As they did throughout the Allen Parker Slave Narrative Project, the students took the lead in finding Martinique.
I don’t think I even knew they had gone to Rockyhock until they showed up at the next class session bubbling with excitement over what they had discovered.
Those students later led a class field trip to Martinque and other parts of Chowan County. That was a special day: no scholar had previously known where Parker had been enslaved and lived so much of his early life, and the students had figured it out based on clues in Recollections.
That day they truly felt like historians for the first time, and I could not have been happier.
Allen Parker Remembered
All that happened nearly 20 years ago. But even after all these years, I am still impressed by what that group of ECU students accomplished and how much they contributed to our understanding of North Carolina’s coastal history.
By all accounts, they were successful. Their website won awards. Over the last two decades, multitudes of people have viewed the site and come to know Parker’s Recollections through their work.
And while the style of the website might seem a bit dated these days– it is almost 20 years old now, after all– the information on the website is not. The Allen Parker Slave Narrative Project remains the most important scholarly treatment of Parker and Recollections to date.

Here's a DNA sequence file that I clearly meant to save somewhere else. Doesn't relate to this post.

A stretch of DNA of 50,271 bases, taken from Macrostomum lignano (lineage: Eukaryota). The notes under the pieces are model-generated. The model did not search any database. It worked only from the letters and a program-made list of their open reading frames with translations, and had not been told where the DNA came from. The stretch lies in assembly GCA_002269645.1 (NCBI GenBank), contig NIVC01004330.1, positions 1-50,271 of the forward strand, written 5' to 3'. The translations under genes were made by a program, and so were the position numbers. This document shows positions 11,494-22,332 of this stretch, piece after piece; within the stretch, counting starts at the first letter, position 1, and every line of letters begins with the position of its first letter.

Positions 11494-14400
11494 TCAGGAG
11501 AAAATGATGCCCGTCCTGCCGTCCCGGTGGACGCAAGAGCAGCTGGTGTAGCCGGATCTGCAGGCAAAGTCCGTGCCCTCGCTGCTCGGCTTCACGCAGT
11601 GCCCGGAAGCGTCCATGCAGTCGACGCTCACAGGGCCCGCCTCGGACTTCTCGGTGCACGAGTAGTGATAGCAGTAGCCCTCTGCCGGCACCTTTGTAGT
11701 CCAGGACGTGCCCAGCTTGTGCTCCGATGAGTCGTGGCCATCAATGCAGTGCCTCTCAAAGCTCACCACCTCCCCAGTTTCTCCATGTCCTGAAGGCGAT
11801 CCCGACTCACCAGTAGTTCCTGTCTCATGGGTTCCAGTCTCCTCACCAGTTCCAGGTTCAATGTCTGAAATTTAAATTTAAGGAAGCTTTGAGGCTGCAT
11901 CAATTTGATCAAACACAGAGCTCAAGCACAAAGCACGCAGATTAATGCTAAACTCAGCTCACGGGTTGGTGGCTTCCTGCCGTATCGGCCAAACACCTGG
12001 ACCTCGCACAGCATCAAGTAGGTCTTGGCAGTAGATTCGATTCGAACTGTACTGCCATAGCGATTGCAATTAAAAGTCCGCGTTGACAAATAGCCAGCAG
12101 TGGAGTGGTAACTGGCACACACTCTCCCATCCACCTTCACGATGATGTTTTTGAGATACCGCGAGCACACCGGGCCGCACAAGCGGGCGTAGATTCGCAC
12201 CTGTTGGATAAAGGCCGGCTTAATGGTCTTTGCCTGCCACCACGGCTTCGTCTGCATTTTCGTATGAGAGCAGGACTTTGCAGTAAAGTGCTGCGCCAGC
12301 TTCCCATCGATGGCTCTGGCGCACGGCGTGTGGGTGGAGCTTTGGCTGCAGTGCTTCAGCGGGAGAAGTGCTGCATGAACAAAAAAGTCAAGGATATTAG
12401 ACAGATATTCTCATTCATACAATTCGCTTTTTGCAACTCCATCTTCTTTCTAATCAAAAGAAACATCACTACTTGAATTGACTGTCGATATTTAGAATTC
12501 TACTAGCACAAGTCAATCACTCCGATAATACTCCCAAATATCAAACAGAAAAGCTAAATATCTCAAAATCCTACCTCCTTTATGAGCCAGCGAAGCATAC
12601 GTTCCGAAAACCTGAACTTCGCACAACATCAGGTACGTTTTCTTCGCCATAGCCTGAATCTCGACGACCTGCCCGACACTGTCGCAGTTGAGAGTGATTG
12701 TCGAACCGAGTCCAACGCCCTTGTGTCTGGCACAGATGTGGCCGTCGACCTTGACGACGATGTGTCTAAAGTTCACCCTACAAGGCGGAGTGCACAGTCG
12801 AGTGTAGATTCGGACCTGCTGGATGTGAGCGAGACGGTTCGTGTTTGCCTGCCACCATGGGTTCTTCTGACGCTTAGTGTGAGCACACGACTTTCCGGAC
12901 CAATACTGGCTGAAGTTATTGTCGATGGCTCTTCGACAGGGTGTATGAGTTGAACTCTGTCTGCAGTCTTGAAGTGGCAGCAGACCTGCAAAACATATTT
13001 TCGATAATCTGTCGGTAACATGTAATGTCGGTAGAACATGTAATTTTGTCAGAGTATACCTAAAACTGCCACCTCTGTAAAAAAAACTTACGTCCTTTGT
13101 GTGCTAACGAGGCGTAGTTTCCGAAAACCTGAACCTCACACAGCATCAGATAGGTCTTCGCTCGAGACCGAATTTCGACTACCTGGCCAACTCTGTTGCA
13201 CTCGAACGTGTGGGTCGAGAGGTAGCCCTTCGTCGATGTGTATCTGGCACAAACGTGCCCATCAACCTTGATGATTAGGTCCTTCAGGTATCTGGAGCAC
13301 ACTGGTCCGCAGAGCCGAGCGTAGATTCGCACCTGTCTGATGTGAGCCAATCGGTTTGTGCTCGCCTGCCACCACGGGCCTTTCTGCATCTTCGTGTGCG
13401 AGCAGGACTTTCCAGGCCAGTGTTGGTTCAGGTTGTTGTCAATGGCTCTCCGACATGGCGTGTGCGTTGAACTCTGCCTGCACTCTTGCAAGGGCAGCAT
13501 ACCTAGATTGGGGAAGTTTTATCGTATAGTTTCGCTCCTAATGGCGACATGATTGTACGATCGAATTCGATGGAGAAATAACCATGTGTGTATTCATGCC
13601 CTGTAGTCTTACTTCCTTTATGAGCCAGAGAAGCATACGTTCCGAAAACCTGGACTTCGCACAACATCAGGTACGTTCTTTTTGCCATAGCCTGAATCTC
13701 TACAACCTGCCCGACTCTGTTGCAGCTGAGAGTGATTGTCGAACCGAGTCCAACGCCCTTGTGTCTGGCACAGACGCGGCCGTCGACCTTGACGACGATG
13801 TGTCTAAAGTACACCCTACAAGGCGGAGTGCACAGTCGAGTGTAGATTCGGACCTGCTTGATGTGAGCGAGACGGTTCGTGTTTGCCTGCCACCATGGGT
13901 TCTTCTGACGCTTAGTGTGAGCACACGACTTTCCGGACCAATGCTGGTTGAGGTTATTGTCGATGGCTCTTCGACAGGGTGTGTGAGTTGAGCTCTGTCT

I hope you will take the time to check out the Allen Parker Slave Narrative Project and come to know the work of that special group of ECU students. You can find the website’s home page here, a brief introduction to the site that I wrote here and the full text of Recollections, along with the scholarly annotations, here.
The students in that ECU seminar were:
Dayna S. Dunn
Joyce Joines Newman
The Allen Parker Slave Narrative Project also includes lesson plans for teachers that might want to use Parker’s Recollections in their classrooms.
One of Dr. Joy Stapleton’s graduate classes at ECU’s School of Education designed that part of the website. Those students included:
Well done, team. Happy 20th Anniversary!
2 thoughts on “The Allen Parker Slave Narrative Project”
I believe that my ancestors were slaves of Peter Parker I have a lot of information to back up my claim please help
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Dear Mr. Jones, It’s good to hear from you. I’d love to hear more about your family’s history & roots- feel free to email me at firstname.lastname@example.org. We can go from there